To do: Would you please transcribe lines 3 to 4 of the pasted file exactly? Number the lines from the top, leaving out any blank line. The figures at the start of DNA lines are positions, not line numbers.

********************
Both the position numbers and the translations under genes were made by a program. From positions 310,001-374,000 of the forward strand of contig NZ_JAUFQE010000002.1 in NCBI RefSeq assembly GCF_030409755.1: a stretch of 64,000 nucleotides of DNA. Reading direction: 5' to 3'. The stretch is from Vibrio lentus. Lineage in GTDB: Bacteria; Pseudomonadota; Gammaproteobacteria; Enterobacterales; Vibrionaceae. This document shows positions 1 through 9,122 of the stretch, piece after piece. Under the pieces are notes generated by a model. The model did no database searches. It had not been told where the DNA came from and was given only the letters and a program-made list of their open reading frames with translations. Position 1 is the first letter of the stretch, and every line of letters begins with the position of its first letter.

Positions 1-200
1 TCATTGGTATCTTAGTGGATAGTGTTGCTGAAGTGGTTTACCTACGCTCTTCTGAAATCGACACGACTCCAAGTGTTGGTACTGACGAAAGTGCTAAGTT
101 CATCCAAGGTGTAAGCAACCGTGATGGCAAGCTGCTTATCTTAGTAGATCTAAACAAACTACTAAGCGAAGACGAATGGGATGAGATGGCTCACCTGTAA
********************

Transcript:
1 TCATTGGTATCTTAGTGGATAGTGTTGCTGAAGTGGTTTACCTACGCTCTTCTGAAATCGACACGACTCCAAGTGTTGGTACTGACGAAAGTGCTAAGTT
101 CATCCAAGGTGTAAGCAACCGTGATGGCAAGCTGCTTATCTTAGTAGATCTAAACAAACTACTAAGCGAAGACGAATGGGATGAGATGGCTCACCTGTAA